When navigating university league tables, it’s important for you to recognise more than just an institution’s ‘overall position’. You should consider multiple university league tables with your top priorities for higher education study in mind. And remember – if you discover that the institution you want to apply to doesn’t rank highly on one league table, this doesn’t mean this university isn’t for you!
There are three ‘major’ league tables: The Sunday Times Good University Guide, The Guardian University Guide and The Complete University Guide. There are also student experience rankings such as WhatUni?, whose figures are primarily based on student surveys and opinion. Then there are international league tables, the most notable being: Times Higher Education World University Rankings or the QS World University Rankings.
League tables tell you more than simply which
university is the best at teaching. When you look
at league tables it is important to understand
the methodology that the publication uses.
Each source will state which criteria they’ve
prioritised or considered - this will include, but
is not limited to: teaching excellence, research
and student experience. This will explain why
an institution might rank differently between
university league tables.
It will also help you understand how the strengths of different institutions are displayed. If you and a friend are interested in the same subject, you may be more concerned about the quality of teaching and student experience, while your friend may be more attracted by the quality of research. The significance of each league table really comes down to you as an individual student and your specific needs.
The different metrics a league table is presenting should also be considered. When viewing tables online, you can adjust rankings to view where a university ranks on the specific criteria you have prioritised as key to your university experience. For instance, if you thrive better in environments with frequent staff support you can arrange the Guardian University Guide to see the student-staff-ratio at each institution, determining how much access you will have to your tutors.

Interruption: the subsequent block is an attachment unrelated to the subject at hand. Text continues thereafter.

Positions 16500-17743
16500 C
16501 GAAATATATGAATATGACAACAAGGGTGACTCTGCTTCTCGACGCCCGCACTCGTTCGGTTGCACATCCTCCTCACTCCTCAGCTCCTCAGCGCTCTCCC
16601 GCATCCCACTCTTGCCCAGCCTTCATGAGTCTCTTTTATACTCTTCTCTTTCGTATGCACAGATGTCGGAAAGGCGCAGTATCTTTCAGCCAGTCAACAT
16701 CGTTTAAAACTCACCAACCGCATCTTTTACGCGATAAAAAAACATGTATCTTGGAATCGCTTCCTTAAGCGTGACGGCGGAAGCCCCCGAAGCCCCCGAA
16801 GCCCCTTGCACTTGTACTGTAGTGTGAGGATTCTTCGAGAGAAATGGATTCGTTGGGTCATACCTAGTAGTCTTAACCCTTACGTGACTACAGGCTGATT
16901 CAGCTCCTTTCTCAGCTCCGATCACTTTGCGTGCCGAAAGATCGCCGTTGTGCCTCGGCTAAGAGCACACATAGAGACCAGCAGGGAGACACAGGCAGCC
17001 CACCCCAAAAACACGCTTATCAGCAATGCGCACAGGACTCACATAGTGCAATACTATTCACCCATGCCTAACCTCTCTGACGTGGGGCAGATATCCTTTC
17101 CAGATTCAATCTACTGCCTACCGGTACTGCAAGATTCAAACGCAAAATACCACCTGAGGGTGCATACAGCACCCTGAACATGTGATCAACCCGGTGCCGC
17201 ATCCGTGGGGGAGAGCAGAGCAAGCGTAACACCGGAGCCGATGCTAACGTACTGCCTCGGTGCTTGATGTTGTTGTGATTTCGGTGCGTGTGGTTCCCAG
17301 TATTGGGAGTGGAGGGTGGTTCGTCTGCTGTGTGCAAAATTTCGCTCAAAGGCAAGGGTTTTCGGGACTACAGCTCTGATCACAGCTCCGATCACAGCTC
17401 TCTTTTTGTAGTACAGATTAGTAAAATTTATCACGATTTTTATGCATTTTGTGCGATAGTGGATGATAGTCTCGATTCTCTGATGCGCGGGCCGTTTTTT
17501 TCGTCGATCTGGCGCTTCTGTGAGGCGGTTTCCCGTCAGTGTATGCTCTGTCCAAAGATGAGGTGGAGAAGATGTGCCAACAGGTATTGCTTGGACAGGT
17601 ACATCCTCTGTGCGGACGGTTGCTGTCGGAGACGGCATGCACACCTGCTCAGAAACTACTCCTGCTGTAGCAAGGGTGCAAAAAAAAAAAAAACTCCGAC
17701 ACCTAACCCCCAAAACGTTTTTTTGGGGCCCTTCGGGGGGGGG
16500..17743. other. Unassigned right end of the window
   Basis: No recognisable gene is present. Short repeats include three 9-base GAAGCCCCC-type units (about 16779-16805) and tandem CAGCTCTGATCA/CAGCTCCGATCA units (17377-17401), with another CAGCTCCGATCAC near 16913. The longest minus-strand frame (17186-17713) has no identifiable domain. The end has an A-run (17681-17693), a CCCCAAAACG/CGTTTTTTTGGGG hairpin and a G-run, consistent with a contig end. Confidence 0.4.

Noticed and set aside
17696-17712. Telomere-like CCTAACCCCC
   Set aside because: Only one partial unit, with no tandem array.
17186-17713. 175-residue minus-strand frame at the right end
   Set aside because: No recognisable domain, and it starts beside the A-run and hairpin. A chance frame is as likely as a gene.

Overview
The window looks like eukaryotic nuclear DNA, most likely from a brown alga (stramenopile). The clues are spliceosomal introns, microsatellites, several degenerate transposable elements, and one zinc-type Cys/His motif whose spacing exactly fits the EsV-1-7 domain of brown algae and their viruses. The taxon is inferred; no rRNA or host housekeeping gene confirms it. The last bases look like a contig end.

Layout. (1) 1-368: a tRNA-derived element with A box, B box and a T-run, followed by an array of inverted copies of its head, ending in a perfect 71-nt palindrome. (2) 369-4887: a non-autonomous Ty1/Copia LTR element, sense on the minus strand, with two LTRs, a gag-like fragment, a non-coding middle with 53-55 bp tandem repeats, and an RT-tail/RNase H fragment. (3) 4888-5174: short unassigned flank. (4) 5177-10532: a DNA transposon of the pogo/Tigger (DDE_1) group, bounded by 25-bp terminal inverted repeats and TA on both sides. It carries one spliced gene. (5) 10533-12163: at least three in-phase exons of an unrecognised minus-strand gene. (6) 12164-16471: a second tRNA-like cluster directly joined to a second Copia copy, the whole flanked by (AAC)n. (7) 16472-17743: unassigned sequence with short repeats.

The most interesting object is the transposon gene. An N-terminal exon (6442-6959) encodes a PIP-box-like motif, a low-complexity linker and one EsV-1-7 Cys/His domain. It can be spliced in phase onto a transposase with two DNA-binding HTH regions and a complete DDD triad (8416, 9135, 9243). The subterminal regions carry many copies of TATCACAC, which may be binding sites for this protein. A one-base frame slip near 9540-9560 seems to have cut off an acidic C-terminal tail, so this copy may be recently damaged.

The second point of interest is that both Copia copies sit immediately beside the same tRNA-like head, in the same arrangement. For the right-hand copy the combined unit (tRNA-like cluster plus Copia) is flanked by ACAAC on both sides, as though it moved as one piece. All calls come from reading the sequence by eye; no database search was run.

Major university guides will also provide rankings at subject level. Often students will not consider a university because it’s in the bottom half of a league table, but you may discover that the same institution offers the best course in the country for your desired subject! This is especially true for areas like medicine, veterinary science and dentistry, where a smaller number of institutions offer these programmes.
This free newsletter will include information on university events added to UniTasterDays, as well as details about new webinars and blog releases for you and your students.
by Rebecca Wills
posted on 22 Feb '24
With so many graduates now entering the job market, a degree alone is not always enough. It is therefore very important that you work on developing your employability skills throughout your time at university, and university careers services are experts in offering a range of support to help you achieve this successfully. I will tell you more about some of the opportunities here.